Bottled water is proving to be very helpful at a time when obesity and diabetes are on the increase amongst all Canadians, but particularly young Canadians born after 2000. Almost 30 percent of them are overweight or obese, are susceptible to diabetes and may be the first generation of Canadians whose life expectancy may be shorter than their parents’.
Would you buy bottled air? Seriously, think about it. Why pay for something that is harmful to the environment, has zero health benefit, and is available (for next to FREE) in your own tap? Despite what Nestle would have you believe, the bottom line is that bottled water is not healthier, ultimately, it takes a toll on our environment and that does have a direct negative impact on our health. Bottled water is not only unnecessary, it’s an indulgence. Check out the video below to get the “story of bottled water”.
For all you water connoisseurs who prefer the taste of filtered water, a simple tap filter or filtered jug will do the trick.
We all know that processed foods, including cereals, can contain lots of preservatives and additives, including artificial flavours, but this may be the first time I’ve seen a cereal so blatantly try to pull the wool over the shoppers’ eyes.
This week I came across this video, “outting” Total Blueberry Pomegranate Cereal as a nutrition imposter, of the worst kind. If I asked you to guess a few of the ingredients in Total Blueberry Pomegranate Cereal, what would you say? I’m going to bet that most of you would guess the ingredients would include a grain (maybe whole grains), sugar, blueberries, and pomegranates. That’s a pretty safe guess right? But you would be wrong. Sure, Total Blueberry Pomegranate Cereal contains whole grains and sugar, but here’s the kicker, it does not contain ANY blueberries OR pomegranates. So what does it contain? Here’s the ingredient list (I’ve separated the vitamins and minerals, and highlighted the sugars and dyes, to make it easier to read):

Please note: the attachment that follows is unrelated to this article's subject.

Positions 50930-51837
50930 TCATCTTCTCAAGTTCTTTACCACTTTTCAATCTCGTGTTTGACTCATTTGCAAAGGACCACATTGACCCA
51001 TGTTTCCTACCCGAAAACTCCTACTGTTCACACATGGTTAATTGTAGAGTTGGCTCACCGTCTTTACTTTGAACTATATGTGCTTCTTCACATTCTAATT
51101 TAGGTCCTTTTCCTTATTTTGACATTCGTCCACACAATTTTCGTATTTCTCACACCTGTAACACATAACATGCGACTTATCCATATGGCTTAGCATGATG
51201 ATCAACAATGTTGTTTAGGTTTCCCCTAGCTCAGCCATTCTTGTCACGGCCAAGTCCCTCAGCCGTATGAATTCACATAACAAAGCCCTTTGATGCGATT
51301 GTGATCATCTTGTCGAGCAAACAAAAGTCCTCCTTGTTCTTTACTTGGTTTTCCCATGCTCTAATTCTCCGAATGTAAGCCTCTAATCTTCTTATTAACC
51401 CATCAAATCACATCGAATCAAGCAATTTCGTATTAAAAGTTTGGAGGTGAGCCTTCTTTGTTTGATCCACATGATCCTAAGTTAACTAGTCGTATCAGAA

So what’s the deal?
My guess – General Mills’ marketing team wanted to cash in on the “super food” trend going on. Why they couldn’t just add real berries (even dried versions) is beyond me. I guess they figured it was just as good to add red and blue dyes, and the vitamins and minerals that are found in these fruits. Unfortunately, nutrition and foods don’t work like that. Research has shown that the whole food is greater than the sum of its parts – meaning you can’t simply put all the ingredients together and expect them to have the same benefits in the body as the whole food. Besides, I know blueberries don’t come with ingredient labels, but if they did, I’m pretty sure “Blue 2″ wouldn’t be listed.
Here’s the video for your viewing pleasure:
Once in a while I come across a product that is, what I call, a “nutrition impostor”. That is, although the product contains little nutrition, is high in fat and/or sugar, the company would have you believe it is little short of a nutrition powerhouse.
I got one of those email-circulated nutrition myths the other day. This one was not about aspartame or margarine, it was MSG (monosodium glutamate), and as usual, it was full of misinformation. This email suggested MSG is in everything we eat, and is responsible for everything from headaches to the obesity epidemic.